Utopian ideas of the future using low-tech materials and found objects creates Robert Orchardson’s Endless Facade at the Icon gallery Birmingham.
For his sculptured vision of the future Robert looks to the past for his sci-fi and futuristic design. He calls on the inspiration of big-thinking architects Bruno Taut and Endless Facade itself partially revisits the sets designed by Isamu Noguchi in 1955 for a Royal Shakespeare Company production of King Lear.
Noguchi aspired to an other-wordly feeling, ‘free of historical or decorative associations’ where abstract, mobile forms created a shifting landscape against which the play unfolded.
His designs for the RSC were, however, met with damning criticism, deemed as outlandish and unsympathetic to the theatrical production. Robert provides an opportunity to consider the designs again, grasping the optimism and eventual redundancy they embodied.
Huge monochrome wall constructions create a jigsaw of interlocking triangular shapes, referencing the unifying grey of Noguchi’s design and echoing a crystalline structure of the recurring diamond motif.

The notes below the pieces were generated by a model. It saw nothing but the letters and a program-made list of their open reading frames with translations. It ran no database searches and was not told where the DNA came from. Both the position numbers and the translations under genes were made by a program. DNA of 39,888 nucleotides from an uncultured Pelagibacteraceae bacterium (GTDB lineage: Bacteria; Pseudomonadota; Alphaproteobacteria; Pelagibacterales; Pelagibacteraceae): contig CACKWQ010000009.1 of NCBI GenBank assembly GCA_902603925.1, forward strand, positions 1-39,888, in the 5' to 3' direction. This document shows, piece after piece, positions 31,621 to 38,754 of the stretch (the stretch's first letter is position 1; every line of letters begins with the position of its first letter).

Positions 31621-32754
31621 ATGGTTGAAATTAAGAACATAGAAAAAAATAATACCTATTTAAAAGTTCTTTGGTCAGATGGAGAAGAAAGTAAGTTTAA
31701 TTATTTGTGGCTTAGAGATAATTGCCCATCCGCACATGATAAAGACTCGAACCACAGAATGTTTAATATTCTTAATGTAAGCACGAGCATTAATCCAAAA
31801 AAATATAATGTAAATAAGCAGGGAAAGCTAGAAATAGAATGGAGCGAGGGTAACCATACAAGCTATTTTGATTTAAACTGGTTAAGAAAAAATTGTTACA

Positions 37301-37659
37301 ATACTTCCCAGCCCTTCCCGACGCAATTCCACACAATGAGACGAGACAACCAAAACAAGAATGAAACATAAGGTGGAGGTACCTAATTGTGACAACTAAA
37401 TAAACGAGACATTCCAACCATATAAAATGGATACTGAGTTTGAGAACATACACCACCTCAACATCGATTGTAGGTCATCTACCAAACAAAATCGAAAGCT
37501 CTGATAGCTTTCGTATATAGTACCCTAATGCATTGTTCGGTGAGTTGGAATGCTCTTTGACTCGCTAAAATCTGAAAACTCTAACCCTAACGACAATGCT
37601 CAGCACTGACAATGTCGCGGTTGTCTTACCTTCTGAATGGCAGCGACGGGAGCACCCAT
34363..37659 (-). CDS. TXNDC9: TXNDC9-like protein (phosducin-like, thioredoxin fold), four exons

The nostalgia for the for the modernists is also brought through in the use of found objects that have been divorced from their function and given a new sense of potential as part of the modernists hope for the future.
This is the first European museum exhibition of Roberts and is in collaboration with the Contemporary Art Gallery, Vancouver.
(image: Robert Orchardson, Endless façade (2011) (detail) Cement board and cast resin Courtesy the artist and Wilkinson Gallery, London)
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